If you’re very scrupulous about your vows, it might sound horrendous to walk away from a vow! But what if I made a very obvious example: let’s say before you were converted, you were a Satanist and you vowed your life to enemy’s service. 

Oops. That’s a bad vow to make. 

Can you see that you have to break that vow in order to come to Christ? You cannot have two masters, Jesus and Satan. You would now find yourself having to prioritize one of the following:

A. Spiritual truth, or 

B. The integrity of your avowed word

Turning from Satan to follow Jesus would be a prioritization of spiritual truth over your own vow (thus breaking your word by turning from Satan to Christ). Keeping your own word/vow intact would keep you chained to Satan.

breaking free from anxious vows to God

You might think, oh, such an obvious and black and white example is easy to follow. But MY anxious vows to God are not so clear cut. (That’s what everybody says, my dear friend. See my video on the exclusion fallacy here.) Your OCD vow isn’t different from everyone else’s. Most likely, you just have a lot of mental static and emotional biases that make it very difficult to ignore compulsive vows.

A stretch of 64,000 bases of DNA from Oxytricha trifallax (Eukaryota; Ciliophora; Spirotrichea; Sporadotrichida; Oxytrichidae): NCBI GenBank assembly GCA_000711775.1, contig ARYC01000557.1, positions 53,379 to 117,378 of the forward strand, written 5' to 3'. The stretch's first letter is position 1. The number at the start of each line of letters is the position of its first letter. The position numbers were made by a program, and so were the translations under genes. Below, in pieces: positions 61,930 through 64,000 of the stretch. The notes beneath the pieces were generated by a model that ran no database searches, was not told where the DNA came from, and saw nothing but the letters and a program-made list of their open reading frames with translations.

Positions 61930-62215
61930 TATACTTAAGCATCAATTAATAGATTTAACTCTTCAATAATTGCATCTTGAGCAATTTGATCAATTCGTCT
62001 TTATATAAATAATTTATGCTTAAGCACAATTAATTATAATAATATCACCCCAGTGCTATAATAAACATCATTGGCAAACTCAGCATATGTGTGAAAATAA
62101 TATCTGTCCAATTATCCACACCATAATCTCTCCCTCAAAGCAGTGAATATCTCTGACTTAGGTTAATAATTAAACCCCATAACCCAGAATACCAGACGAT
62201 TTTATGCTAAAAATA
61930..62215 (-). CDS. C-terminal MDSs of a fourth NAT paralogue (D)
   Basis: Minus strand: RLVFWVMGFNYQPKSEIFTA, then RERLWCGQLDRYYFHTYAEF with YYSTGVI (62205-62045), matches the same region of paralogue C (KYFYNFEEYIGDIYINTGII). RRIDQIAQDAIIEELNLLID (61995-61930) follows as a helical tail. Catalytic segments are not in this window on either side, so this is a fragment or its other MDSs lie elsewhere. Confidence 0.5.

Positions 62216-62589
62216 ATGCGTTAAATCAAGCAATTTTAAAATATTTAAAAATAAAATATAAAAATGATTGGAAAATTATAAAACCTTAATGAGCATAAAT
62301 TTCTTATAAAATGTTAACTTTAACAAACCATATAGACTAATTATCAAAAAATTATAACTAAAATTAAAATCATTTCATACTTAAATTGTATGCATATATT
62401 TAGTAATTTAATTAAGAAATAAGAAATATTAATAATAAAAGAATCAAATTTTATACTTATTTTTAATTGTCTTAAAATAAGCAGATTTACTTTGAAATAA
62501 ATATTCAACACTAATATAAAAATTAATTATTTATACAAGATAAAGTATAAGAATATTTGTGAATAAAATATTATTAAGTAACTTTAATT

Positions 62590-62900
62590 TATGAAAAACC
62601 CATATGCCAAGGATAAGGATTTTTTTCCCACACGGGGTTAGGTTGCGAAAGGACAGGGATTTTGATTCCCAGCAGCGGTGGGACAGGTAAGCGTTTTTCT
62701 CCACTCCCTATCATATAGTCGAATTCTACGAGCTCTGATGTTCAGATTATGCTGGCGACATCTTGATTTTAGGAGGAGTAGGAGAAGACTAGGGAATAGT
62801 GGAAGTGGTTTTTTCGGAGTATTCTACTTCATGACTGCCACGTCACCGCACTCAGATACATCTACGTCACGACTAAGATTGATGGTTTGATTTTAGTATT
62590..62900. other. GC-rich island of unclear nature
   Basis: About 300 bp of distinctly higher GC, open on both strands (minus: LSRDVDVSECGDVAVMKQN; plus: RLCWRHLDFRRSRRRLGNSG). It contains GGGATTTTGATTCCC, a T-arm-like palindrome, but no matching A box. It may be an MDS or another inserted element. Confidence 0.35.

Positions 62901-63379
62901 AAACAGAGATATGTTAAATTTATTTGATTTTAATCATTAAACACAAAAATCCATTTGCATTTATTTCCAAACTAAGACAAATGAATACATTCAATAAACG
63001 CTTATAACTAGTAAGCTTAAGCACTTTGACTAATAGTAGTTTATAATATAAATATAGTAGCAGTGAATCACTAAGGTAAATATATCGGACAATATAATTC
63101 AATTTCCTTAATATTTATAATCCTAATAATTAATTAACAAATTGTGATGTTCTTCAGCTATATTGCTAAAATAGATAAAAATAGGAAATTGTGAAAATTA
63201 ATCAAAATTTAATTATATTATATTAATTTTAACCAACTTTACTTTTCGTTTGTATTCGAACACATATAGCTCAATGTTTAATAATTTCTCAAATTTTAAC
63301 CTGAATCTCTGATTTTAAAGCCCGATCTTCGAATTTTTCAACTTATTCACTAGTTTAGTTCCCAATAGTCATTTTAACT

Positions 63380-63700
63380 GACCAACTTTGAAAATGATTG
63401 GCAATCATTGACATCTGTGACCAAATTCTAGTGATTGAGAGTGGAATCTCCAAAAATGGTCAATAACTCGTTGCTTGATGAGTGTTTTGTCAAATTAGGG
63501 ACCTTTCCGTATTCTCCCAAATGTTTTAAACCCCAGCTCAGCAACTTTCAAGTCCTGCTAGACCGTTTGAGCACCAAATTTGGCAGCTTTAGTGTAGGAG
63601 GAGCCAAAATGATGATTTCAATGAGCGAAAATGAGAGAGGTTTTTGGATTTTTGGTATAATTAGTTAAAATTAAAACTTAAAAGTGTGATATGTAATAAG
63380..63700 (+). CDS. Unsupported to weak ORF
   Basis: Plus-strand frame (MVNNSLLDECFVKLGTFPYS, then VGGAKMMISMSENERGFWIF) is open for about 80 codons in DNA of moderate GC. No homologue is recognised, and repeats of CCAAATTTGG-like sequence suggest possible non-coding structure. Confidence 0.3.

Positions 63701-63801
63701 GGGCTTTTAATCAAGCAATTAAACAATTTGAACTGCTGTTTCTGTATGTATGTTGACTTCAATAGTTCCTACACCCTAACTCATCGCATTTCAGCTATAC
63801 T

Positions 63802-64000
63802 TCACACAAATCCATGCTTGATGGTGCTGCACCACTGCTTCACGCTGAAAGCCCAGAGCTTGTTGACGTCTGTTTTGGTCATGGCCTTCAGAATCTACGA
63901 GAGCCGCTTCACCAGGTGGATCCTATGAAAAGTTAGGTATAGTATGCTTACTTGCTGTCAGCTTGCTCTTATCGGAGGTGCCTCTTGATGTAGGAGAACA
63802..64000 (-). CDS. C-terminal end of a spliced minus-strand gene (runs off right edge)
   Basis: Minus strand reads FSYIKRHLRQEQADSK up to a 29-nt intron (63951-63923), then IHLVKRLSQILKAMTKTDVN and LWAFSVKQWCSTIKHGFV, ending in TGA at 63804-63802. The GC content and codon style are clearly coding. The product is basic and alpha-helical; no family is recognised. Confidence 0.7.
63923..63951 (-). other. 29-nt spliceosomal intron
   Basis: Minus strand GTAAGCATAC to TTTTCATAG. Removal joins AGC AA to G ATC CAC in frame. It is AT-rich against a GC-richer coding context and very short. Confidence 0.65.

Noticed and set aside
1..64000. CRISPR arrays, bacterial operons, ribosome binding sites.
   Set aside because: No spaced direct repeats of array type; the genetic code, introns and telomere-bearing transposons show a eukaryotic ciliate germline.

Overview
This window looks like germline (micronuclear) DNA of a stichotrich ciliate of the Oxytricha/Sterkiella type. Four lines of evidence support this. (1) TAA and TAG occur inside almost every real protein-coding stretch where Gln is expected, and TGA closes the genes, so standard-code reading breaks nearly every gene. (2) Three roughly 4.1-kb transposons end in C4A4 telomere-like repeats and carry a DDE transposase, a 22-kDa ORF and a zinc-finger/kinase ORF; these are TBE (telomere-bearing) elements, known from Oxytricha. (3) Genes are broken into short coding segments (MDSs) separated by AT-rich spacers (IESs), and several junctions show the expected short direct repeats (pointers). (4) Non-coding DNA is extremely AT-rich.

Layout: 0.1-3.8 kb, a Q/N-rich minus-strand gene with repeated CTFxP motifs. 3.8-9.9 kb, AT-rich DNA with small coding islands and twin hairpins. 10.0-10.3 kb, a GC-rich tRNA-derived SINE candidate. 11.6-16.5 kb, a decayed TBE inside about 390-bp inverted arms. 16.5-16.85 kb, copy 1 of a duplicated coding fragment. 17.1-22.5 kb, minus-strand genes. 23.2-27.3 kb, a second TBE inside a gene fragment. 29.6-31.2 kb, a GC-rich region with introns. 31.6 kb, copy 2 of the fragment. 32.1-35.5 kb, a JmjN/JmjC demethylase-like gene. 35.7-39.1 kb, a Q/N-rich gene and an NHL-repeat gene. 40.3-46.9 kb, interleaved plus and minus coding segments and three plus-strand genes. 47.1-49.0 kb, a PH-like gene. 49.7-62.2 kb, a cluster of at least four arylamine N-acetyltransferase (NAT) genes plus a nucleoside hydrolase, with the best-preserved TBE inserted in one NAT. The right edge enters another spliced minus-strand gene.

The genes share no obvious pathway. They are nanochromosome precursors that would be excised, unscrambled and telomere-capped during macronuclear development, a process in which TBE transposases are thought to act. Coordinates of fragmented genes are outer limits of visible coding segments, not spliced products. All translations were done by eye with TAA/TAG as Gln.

Conclusion

We cannot arbitrarily say that all our anxious vows to God must be kept. Some vows are just bad ideas and we ought to ignore them and move on. 

Self-threatening or self-punishing promises made to God in an attempt to scare yourself into stopping certain things is one of these “bad idea” vows. And I hope you can reach the place of feeling justified in walking away. 

If you’ve made a genuinely bad vow in a moment of extreme anxiety, go to your Heavenly Father, who knows all things, and ask Him to forgive you and release you from that bad vow. I know this can be a tough one to wrap our minds around due to all the Bible verses that DO talk about keeping our vows to God. But I’d like to make an illustration which I think will help make my point.